Remove one disk from the refrigerator, and allow it to sit at room temperature for 5-10 minutes in order to soften. Roll out with a rolling pin on a lightly floured surface to a 12-inch circle. As you roll out the dough, keep checking to make sure the dough is not sticking to the counter. If it is, sprinkle underneath with flour. Carefully place onto a 9-inch pie plate. Gently press the pie dough down so that it lines the bottom and sides of the pie plate. Trim the dough to within 1/2 inch of the edge of the pie dish.
Place the apples in a large bowl. Add the mostarda, and gently combine.
Roll out second disk of dough, just as you did the first one. Gently place onto the top of the filling in the pie. Pinch together the top and bottom of dough rounds. Trim, leaving a 3/4 inch overhang. Fold the edge of the top over and under the edge of the bottom crust, pressing together. Flute edges using thumb and forefinger or press with a fork.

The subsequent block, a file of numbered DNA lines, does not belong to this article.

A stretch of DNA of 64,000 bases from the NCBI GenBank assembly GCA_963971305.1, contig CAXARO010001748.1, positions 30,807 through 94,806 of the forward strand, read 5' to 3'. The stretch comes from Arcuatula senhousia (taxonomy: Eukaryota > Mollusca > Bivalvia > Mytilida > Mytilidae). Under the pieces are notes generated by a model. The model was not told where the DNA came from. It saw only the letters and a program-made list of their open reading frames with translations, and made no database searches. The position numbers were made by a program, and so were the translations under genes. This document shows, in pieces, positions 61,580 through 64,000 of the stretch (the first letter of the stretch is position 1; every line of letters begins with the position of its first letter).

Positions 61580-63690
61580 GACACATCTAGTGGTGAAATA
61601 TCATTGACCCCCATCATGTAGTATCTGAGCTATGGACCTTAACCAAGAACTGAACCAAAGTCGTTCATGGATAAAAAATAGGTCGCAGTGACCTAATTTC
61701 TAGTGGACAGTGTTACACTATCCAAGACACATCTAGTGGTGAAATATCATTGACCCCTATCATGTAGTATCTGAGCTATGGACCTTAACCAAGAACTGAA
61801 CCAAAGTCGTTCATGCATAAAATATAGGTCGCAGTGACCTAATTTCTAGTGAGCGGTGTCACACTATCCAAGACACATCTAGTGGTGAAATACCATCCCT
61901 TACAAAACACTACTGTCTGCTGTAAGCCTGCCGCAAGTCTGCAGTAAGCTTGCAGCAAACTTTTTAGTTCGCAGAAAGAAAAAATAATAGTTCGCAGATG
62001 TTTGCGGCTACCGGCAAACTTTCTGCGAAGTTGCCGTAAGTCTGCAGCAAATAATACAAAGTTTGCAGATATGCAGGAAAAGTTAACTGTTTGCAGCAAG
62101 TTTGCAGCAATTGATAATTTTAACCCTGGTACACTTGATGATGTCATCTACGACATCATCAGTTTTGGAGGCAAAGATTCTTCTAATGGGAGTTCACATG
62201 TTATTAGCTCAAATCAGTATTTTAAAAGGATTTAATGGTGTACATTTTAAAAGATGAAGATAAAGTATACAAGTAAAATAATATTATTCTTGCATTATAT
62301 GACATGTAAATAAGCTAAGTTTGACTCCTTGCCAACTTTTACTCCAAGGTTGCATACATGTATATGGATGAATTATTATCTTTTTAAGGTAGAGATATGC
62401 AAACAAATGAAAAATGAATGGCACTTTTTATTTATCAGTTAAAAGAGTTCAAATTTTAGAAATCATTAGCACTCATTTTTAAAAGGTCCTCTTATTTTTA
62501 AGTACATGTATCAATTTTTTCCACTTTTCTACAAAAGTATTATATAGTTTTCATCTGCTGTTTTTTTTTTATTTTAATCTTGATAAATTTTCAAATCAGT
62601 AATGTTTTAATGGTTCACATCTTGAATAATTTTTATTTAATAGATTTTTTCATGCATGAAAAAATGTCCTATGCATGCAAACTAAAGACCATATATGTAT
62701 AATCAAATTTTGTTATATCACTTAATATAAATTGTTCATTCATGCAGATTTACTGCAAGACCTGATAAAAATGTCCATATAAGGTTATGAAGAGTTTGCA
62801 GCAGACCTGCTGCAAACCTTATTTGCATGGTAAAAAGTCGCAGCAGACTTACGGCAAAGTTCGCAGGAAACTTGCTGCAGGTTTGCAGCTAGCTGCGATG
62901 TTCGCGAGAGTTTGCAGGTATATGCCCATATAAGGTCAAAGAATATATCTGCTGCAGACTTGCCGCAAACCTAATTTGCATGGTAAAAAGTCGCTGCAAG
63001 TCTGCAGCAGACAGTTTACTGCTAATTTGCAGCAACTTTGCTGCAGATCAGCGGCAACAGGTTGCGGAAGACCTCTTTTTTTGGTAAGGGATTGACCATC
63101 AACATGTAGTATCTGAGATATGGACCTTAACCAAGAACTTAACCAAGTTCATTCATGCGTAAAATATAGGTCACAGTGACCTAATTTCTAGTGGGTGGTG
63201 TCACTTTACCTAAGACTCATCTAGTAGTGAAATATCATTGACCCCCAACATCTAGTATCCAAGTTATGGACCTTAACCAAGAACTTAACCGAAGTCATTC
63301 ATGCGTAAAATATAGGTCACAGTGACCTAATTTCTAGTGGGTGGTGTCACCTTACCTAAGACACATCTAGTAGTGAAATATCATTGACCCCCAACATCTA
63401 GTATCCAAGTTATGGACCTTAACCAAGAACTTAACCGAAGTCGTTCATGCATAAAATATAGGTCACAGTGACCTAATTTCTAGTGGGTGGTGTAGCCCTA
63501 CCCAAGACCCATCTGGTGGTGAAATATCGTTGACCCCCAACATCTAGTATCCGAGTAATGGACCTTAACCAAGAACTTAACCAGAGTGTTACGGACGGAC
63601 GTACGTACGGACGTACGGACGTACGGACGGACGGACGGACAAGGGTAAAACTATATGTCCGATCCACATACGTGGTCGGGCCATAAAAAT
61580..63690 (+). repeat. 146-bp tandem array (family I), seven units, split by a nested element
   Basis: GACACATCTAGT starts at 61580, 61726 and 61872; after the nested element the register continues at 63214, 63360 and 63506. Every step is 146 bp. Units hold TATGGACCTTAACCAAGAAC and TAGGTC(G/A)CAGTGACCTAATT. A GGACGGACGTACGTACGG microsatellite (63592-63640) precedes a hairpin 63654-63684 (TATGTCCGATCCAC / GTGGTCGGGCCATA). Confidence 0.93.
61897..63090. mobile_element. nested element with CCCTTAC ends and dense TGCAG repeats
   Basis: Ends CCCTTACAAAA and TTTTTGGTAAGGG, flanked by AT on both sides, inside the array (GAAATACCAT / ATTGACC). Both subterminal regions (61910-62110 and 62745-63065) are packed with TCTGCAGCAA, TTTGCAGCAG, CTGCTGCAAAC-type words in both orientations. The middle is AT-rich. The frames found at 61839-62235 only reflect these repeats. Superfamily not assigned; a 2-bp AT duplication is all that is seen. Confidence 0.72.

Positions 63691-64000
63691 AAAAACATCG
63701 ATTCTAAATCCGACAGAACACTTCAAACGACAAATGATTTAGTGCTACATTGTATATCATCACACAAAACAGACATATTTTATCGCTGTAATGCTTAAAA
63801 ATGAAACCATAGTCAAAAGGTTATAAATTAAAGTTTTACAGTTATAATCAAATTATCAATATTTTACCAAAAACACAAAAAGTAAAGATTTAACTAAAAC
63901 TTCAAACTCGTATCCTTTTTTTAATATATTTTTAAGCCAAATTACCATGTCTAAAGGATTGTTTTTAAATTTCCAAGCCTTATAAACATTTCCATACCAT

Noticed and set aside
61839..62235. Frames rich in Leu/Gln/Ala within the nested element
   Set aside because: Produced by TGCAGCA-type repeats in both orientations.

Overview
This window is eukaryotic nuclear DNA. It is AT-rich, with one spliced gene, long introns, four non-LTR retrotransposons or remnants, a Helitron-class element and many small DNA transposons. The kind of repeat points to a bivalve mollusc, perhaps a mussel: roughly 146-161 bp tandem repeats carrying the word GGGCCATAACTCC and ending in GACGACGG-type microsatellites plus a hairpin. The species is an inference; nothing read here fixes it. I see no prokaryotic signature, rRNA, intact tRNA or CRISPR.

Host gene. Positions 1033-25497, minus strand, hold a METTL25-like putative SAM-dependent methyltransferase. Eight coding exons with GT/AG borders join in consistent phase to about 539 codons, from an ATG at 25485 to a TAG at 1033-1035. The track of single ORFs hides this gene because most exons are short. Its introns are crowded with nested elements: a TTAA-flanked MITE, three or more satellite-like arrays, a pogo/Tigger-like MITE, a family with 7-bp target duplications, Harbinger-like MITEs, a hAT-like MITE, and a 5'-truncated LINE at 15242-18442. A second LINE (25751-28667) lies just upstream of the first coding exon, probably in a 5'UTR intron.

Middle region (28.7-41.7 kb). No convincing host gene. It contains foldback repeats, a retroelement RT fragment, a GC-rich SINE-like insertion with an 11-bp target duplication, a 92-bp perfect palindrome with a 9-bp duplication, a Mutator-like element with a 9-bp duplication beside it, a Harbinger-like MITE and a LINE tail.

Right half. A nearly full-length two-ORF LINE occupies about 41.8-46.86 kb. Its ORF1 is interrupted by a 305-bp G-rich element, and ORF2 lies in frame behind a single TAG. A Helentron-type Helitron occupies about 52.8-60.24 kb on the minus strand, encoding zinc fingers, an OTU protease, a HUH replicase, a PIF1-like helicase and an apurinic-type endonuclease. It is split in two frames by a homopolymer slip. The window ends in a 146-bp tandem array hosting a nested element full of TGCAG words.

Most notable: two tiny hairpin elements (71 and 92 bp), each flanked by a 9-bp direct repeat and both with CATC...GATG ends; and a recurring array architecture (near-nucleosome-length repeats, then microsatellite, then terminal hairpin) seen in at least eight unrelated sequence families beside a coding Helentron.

Using a knife, cut several 2-inch long slits in the top crust, so that steam from the cooking pie can escape. Place the pie pan on a sheet pan (this protects your oven from any overflow) and bake for 45 minutes, until golden brown and bubbly.
A pretty addition to a cheese board or even the Thanksgiving table, mostarda is an Italian condiment made with wine, vinegar, sugar, mustard seeds, and usually some fruit and/or fruit juice—this version uses cranberry juice and dried cranberries. Start the recipe the night before by popping open a bottle of white wine and pouring ¾ cup to soak the mustard seeds.
2½ tablespoons yellow mustard seeds
¾ cup dry white wine
1½ cups granulated sugar
1 cup Champagne vinegar
¾ cup pure cranberry juice (not concentrate or cocktail)
1 tablespoon dry mustard powder (Colman’s brand in the yellow tin)
2 cups dried cranberries
Zest from ½ orange